Another way to cast an object reference is to use the name of the target class in a conventional type cast, similar to a function call. This style of type cast does not check that the cast is valid, so use it only if you know it is safe, as shown in Example 2-3.
Example 2-3: Using Static Type Casts
var Account: TAccount; Checking: TCheckingAccount; begin Account := Checking; // Allowed Checking := Account; // Compile-time error Checking := Account as TCheckingAccount; // Okay Account as TForm; // Raises a runtime error Checking := TCheckingAccount(Account); // Okay, but not recommended if Account is TCheckingAccount then // Better Checking := TCheckingAccount(Account) else Checking := nil;
A field is a variable that is part of an object. A class can declare any number of fields, and each object has its own copy of every field declared in its class and in every ancestor class. In other languages, a field might be called a data member, an instance variable, or an attribute. Delphi does not have class variables, class instance variables, static data members, or the equivalent (that is, variables that are shared among all objects of the same class). Instead, you can usually use unit-level variables for a similar effect.
A field can be of any type unless the field is published. In a published section, a field must have a class type, and the class must have runtime type information (that is, the class or an ancestor class must use the $M+ directive). See Chapter 3 for more information.
When Delphi first creates an object, all of the fields start out empty, that is, pointers are initialized to nil, strings and dynamic arrays are empty, numbers have the value zero, Boolean fields are False, and Variants are set to Unassigned. (See NewInstance and InitInstance in Chapter 5 for details.)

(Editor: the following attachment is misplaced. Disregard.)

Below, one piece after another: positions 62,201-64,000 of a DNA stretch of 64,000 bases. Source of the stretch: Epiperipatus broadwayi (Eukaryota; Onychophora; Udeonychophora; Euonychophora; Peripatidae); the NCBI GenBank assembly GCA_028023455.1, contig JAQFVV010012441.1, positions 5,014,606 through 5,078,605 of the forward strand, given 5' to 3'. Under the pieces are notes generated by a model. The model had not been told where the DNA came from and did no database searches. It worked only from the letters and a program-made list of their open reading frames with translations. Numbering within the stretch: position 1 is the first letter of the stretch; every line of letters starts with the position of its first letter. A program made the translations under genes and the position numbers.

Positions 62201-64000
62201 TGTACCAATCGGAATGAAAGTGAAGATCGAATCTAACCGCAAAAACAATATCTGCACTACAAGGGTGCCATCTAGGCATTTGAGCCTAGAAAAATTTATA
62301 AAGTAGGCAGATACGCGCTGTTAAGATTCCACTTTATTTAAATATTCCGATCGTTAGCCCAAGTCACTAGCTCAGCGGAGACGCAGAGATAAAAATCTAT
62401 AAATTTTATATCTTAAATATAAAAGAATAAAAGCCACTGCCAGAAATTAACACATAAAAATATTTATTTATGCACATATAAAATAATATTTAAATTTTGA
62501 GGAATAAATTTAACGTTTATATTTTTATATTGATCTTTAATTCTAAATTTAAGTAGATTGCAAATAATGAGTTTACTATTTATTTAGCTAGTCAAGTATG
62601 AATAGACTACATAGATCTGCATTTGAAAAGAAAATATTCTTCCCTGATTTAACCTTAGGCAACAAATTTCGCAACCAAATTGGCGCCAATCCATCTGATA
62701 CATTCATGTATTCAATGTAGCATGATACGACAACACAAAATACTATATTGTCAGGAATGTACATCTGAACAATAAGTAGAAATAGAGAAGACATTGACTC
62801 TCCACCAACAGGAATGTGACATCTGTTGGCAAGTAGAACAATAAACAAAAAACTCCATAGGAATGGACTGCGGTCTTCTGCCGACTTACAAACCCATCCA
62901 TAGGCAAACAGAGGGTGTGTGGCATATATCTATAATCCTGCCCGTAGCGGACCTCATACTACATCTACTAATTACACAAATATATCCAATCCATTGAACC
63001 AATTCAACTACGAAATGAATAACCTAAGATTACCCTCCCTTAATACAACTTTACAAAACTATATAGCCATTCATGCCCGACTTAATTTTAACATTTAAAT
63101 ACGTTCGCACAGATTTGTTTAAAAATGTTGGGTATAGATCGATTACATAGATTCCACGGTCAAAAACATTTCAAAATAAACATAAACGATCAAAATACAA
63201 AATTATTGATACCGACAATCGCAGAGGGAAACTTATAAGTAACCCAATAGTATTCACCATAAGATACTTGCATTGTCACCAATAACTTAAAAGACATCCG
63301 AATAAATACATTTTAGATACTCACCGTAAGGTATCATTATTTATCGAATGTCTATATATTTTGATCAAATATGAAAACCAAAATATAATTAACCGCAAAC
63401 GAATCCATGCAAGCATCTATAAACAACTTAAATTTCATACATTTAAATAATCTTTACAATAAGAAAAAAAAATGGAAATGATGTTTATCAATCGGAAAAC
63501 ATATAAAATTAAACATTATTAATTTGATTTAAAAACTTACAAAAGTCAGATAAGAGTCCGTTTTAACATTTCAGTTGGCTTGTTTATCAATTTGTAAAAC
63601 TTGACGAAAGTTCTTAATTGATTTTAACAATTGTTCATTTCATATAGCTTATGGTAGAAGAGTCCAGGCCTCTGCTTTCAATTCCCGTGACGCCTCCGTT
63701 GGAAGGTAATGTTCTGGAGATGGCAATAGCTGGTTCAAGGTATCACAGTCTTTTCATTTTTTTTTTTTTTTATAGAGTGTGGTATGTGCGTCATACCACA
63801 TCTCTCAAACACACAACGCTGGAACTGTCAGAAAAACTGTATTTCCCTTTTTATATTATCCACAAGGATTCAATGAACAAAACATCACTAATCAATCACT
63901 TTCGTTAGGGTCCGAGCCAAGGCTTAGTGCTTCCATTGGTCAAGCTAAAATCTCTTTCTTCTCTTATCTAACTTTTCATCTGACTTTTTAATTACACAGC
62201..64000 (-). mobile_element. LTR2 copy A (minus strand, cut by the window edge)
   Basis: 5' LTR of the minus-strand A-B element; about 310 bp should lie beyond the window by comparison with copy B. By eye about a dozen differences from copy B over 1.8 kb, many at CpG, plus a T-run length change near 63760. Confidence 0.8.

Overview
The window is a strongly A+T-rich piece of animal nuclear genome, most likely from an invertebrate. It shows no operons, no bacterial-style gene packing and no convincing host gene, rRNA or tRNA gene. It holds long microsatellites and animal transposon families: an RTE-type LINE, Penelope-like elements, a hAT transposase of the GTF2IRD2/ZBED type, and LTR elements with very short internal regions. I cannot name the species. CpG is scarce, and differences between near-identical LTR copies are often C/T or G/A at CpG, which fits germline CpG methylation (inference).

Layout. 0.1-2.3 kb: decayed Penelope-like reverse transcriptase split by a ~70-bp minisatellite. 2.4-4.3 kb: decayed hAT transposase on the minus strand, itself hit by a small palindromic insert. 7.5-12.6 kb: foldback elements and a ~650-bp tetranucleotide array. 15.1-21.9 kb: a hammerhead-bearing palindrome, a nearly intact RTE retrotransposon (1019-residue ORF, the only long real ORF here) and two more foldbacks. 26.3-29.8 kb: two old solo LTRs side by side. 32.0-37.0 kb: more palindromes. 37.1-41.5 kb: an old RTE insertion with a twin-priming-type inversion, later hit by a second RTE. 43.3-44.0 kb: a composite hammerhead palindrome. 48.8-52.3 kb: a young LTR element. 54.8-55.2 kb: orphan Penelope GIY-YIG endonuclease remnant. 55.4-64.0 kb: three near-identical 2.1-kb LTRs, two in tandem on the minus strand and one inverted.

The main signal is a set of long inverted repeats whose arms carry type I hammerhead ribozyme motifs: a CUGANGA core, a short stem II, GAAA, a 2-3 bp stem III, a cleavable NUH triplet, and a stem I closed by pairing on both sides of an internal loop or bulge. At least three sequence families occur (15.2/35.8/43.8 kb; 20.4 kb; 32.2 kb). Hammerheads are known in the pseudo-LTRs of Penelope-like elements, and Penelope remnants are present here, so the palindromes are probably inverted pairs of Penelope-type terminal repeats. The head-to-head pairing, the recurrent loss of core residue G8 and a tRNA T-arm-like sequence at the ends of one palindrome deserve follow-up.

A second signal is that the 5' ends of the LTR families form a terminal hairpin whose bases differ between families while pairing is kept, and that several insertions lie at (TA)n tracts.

A derived class can declare a field with the same name as a field in an ancestor class. The derived class's field hides the field of the same name in the ancestor class. Methods in the derived class refer to the derived class's field, and methods in the ancestor class refer to the ancestor's field.
Methods are functions and procedures that apply only to objects of a particular class and its descendants. In C++, methods are called "member functions." Methods differ from ordinary procedures and functions in that every method has an implicit parameter called Self, which refers to the object that is the subject of the method call. Self is similar to this in C++ and Java. Call a method the same way you would call a function or procedure, but preface the method name with an object reference, for example:
A class method applies to a class and its descendants. In a class method, Self refers not to an object but to the class. The C++ term for a class method is "static member function."
You can call a method that is declared in an object's class or in any of its ancestor classes. If the same method is declared in an ancestor class and in a derived class, Delphi calls the most-derived method, as shown in Example 2-4.